please read exodus 33:12-23 and possibly genesis 32:25-33 and tell me whether or not god has a physical body.


This message is a reply to:
 Message 30 by jalajo, posted 09-29-2004 7:23 PM jalajo has not yet responded

  
General Nazort
Inactive Member


Message 34 of 41 (146620)
10-01-2004 7:10 PM
Reply to: Message 32 by Chuck Diesel
10-01-2004 4:44 PM


Diesel,

I must disagree with much of what you say.

To expand, humans feel emotions almost always because of some action that has taken place that was previousy not known. Receiving a phone call about a friend dying iin a car accident would excite certain feelings inside of us all - and I'm sure you can agree.

I think this definition of emotion is wrong. You can have emotion about something even when you know what is going to happen. Say you are a sentimental person and you cry at a sad movie. Then you go to see it again and you cry again. The second time you went, you knew what was going to happen, and yet you still had new emotions about it. I have not really thought much about what causes emotion, but it is something a lot deeper than actions happening that were not previously known.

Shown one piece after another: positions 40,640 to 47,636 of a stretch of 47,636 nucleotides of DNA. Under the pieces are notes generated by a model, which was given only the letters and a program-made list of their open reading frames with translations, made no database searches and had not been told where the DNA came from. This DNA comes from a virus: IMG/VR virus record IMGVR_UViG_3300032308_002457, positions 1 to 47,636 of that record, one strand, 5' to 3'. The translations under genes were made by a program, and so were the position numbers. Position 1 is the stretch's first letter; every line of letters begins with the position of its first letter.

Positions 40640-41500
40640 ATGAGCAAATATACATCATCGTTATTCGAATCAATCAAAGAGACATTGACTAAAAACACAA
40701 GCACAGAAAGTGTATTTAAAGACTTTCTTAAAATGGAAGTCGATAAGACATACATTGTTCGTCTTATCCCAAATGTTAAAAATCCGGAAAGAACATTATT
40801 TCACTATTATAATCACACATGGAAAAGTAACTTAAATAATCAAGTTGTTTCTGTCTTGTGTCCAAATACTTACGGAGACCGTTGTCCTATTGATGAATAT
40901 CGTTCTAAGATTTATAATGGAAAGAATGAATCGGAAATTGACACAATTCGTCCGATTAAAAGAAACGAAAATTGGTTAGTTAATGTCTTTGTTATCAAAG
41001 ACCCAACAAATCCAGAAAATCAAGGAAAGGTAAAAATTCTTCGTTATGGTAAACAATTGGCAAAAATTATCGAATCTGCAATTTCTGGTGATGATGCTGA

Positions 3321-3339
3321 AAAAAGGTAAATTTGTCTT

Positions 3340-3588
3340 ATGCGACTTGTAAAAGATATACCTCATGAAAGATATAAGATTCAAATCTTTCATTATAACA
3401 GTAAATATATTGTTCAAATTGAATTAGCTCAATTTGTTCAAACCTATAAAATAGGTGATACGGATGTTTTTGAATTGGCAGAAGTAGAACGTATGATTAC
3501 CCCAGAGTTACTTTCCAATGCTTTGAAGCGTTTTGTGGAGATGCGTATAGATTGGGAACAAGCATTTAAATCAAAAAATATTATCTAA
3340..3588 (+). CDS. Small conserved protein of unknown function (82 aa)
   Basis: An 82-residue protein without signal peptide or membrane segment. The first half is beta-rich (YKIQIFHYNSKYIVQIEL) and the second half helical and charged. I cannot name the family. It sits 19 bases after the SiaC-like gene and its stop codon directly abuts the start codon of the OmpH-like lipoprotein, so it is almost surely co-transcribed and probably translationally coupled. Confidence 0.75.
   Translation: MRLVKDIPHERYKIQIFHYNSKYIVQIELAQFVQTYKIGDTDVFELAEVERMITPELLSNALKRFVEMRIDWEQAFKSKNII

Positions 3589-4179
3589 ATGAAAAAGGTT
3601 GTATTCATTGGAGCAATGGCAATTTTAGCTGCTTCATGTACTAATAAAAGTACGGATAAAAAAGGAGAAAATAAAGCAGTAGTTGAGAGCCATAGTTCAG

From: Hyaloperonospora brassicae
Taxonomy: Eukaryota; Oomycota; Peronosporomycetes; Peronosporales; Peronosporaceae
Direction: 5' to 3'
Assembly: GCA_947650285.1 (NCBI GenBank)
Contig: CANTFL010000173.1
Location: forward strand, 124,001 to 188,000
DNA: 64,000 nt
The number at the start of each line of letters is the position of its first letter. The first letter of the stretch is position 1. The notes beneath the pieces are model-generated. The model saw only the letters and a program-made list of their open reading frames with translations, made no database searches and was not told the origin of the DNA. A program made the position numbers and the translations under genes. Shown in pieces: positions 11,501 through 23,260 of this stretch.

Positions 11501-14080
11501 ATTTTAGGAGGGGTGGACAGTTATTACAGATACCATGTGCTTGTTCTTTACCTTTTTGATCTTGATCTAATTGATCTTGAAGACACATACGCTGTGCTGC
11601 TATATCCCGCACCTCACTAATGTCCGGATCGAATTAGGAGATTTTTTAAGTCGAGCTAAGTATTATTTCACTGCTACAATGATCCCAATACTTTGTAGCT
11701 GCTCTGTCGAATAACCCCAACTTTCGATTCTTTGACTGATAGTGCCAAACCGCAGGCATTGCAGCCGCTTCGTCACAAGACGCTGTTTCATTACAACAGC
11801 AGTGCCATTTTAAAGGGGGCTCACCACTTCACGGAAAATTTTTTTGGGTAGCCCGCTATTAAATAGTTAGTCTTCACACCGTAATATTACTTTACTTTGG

Thus, God can be omniscient, and also have emotions.

God, being all-good, by defenition cannot feel ANY "bad" or "evil" emotions since He is "all" good and "no" evil. If God does feel hate, for example, then He is breaching His omnibenevolent status. The God of the Bible has displayed many times that He is NOT all-good. Genocide, infanticide, pillaging, rape, torture, human sacrifice, pestilence, disease, etc have all been condoned (sometimes caused directly) by the God in the Bible. God also mentions many times that He "hates" such and such tribe of Isreal.